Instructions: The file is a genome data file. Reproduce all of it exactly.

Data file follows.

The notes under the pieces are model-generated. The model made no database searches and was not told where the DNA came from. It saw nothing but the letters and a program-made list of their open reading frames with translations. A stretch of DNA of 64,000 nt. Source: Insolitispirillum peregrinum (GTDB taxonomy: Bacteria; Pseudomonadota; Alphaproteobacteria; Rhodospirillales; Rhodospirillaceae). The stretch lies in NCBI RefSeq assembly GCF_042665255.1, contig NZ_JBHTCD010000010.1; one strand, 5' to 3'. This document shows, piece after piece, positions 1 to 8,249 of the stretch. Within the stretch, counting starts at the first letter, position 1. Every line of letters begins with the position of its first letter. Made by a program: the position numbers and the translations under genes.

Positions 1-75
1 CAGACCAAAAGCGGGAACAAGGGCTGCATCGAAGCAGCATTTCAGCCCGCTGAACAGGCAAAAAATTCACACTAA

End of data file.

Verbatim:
The notes under the pieces are model-generated. The model made no database searches and was not told where the DNA came from. It saw nothing but the letters and a program-made list of their open reading frames with translations. A stretch of DNA of 64,000 nt. Source: Insolitispirillum peregrinum (GTDB taxonomy: Bacteria; Pseudomonadota; Alphaproteobacteria; Rhodospirillales; Rhodospirillaceae). The stretch lies in NCBI RefSeq assembly GCF_042665255.1, contig NZ_JBHTCD010000010.1; one strand, 5' to 3'. This document shows, piece after piece, positions 1 to 8,249 of the stretch. Within the stretch, counting starts at the first letter, position 1. Every line of letters begins with the position of its first letter. Made by a program: the position numbers and the translations under genes.

Positions 1-75
1 CAGACCAAAAGCGGGAACAAGGGCTGCATCGAAGCAGCATTTCAGCCCGCTGAACAGGCAAAAAATTCACACTAA